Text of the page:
|Single most important of the insects|
|Over 125 species important to the fly fisherman in the United States. Only about 15 species important on most streams|
|Two tail wings, two or three tails and usually two hind wings. They look like little sail boats on the water and are the only trout insect with upright wings.|
|As a general rule, early season mayflies tend to be darker: gray wings with brown or olive bodies (March – May).|
|In the summer colors become lighter with the light yellows and greens prevalent. Wings become pale gray and the bodes yellow or pale buff or olive.|
|In the autumn, mayflies return to the dark colors.|
|Mayflies have a incomplete life cycle: egg, nymph and adult.|
Mayflies have an incomplete life cycle: egg, nymph and adult:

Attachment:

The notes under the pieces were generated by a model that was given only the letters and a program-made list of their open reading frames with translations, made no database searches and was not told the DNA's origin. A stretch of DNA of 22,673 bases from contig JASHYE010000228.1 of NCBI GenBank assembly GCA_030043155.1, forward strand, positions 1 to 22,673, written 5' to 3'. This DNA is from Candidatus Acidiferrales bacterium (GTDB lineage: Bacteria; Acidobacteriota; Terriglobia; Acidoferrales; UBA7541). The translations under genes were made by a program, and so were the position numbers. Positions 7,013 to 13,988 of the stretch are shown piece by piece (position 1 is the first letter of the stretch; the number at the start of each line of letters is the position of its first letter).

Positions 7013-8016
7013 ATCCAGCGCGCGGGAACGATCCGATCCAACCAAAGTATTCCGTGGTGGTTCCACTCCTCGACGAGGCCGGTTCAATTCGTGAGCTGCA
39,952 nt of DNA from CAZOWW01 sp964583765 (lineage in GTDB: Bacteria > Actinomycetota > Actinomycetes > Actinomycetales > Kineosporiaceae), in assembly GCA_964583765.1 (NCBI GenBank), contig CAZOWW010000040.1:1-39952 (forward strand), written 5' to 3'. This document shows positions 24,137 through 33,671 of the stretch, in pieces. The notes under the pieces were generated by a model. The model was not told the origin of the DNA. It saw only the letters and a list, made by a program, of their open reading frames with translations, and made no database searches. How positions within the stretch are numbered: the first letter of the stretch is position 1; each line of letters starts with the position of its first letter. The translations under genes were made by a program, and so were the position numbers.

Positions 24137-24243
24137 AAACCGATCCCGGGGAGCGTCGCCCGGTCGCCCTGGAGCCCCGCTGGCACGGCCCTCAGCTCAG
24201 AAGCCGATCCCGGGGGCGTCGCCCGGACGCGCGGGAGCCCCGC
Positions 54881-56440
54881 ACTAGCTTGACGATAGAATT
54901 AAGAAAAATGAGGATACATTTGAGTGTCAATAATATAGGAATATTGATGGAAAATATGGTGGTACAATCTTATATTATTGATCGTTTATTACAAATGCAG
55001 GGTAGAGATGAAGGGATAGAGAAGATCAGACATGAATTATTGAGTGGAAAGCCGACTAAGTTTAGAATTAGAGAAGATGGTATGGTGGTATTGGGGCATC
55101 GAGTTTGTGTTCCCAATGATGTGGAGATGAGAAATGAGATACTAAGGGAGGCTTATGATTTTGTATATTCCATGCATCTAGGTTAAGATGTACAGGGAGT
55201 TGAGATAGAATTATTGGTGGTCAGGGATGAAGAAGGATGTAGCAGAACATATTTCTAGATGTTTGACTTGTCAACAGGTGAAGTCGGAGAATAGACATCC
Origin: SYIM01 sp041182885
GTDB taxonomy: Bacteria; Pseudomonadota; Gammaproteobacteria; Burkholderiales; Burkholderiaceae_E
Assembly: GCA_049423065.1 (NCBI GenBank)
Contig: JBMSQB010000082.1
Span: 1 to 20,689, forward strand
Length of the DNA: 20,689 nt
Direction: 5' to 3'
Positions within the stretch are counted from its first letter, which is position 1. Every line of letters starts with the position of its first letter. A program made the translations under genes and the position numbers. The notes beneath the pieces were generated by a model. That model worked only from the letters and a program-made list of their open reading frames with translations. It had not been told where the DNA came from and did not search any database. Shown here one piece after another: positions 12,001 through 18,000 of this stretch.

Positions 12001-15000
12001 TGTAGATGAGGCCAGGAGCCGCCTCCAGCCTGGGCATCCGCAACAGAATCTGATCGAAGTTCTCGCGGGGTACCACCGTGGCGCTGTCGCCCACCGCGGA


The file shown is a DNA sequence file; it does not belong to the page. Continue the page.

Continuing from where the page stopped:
Nymph - The immature stage of the mayfly that has hatched from the egg. The nymph goes through several moltings as it grows in size.
Dun - the sexually immature stage of the adult mayfly that emerges from the nymphal shuck prior to a further molt to the sexually mature spinner. Also know as the subimago.Hatch Video
Spinner - The sexually mature stage of the adult mayfly. Also known as the imago.
Spent Spinner - The stage of the mature mayfly after it has deposited its eggs.
|Group 1||Group II|
Group I mayfly nymphs have a front section – from beginning of head to rear edge of wing pad – that is as large or larger than the rear section – from end of wing pad to end of abdomen.
Crawler – The width of the head includes eyes is similar or equal to the width of the abdomen, excluding the gills.
Clinger – The width of the head including eyes is always wider than the width of the abdomen, excluding gills.
Group II mayflies nymphs have a front section, from the beginning of the head to the rear edge of the wing pad, that is smaller than the rear section, from the end of the wing pad to the end of the abdomen.